COMMENT: Rod Sims' report on the impact of Google and Facebook on Australian media and advertising could just as easily have been written for New Zealand.
Pity it wasn't.
The preliminary findings from the Australian Competition and Consumer Commission's (ACCC) Digital Platforms Inquiry confirm what most of us in the New Zealand news business are so painfully aware — Alphabet's Google and Facebook have decimated the revenues of traditional news media (print and digital) as they siphoned up the bulk of the advertising market.
Reading the Sims report, I was struck by the recommendation for a new regulator to monitor the digital behemoths.
If this does happen, please make it a genuine transtasman regulator as it is quite clear our Government is not so fussed by declining news media fortunes here that it wants to do anything about the issue anytime soon.
I may be doing Cabinet Minister Kris Faafoi a disservice. Faafoi has gone out of his way to take soundings from media companies large and small.
But despite the trend being obvious, Governments — current and prior — have not been troubled sufficiently by the behemoths predatory behaviour in the advertising market to do anything about it.
Contrast this with the ACCC. It has been backed by successive Governments which have given their competition regulator the power to launch market inquiries.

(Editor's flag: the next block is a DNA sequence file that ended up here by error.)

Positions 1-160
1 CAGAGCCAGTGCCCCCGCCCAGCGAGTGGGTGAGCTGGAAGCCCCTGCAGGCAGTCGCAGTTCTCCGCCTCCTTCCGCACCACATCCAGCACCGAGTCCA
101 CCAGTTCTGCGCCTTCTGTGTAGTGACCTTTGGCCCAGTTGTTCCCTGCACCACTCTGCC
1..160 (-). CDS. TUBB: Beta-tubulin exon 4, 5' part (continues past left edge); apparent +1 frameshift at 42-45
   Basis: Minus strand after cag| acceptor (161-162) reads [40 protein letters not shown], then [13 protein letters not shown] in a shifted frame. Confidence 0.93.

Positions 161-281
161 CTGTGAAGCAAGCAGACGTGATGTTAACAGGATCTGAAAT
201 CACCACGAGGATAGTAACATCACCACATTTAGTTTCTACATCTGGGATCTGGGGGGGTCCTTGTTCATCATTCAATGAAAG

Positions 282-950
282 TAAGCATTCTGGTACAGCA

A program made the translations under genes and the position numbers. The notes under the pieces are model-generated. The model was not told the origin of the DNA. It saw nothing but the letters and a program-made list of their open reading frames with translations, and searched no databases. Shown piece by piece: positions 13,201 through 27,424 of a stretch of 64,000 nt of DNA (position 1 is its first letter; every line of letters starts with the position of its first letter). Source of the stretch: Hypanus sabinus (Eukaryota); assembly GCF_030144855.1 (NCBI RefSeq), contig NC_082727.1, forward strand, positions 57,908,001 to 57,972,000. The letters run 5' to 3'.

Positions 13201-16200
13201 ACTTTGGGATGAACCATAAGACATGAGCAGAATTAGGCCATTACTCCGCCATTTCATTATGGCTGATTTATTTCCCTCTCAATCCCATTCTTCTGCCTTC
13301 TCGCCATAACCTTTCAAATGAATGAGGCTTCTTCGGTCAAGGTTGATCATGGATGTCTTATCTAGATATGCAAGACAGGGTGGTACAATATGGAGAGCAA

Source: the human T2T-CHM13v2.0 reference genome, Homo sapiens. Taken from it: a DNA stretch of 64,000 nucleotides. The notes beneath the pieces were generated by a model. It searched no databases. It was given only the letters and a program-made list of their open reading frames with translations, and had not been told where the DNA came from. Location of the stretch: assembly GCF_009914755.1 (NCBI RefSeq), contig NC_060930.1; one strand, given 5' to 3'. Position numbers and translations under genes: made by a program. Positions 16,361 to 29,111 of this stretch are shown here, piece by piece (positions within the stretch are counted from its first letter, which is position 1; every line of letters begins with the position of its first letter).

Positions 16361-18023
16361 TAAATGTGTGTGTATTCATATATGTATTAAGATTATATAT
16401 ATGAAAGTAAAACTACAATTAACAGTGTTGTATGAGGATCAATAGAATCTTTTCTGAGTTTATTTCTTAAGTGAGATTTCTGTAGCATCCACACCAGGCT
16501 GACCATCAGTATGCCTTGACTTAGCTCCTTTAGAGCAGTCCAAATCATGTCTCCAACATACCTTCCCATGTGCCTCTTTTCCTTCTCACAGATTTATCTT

New Zealand has finally done the same. But the departing Commerce Commission chair Mark Berry has said the regulator will be tied up with the Government-directed fuels market probe and does not have the resource to tackle other targets.
The ACCC's preliminary findings and recommendations are geared to establish oversight of the behemoths as their influence and reach grows.
The Australian regulator has isolated five potential cases alleging breaches of both competition and consumer law.
Sims — the ACCC chair — doesn't stand on the sidelines indulging in wimpish handwringing. He is made of stern stuff.
He's put up a raft of recommendations to curb the digital behemoths' market dominance and lend a hand to traditional media to compete and survive.
This gets so much harder in the news business when print advertising revenues are under pressure and the digital giants are swallowing 50 per cent of online advertising flows in Australia and a higher percentage here.
The ACCC says, in Australia, for every A$100 spent by their advertisers — $A47 goes to Google and A$21 to Facebook. The rest to traditional media.
In May 2016, when NZME and Fairfax NZ (now Stuff) sought clearance from the Commerce Commission for a proposed merger, Google was said to have 37 per cent of the then $180 million digital advertising market here followed by Facebook with 16 per cent.
What is admirable about the ACCC report is the forensic probing of the way Google and Facebook have effectively ripped off journalists' work.
"This reduces value for the news businesses that have invested a lot of money and time in creating the content. Journalists may work many days or weeks to break an exclusive online story and a competitor can quickly reproduce that story, post it on a rival site which, due to the reach of the digital platforms, may draw traffic away from the original source of the story," says Sims.
He views journalism as a public good. He is critical of the behemoths's tolerance for "fake news".
Among the ACCC recommendations are tax offsets for news media producing journalism of "high public benefit" and making personal subscriptions for publications tax deductible.
So, why can't we have a similar inquiry here?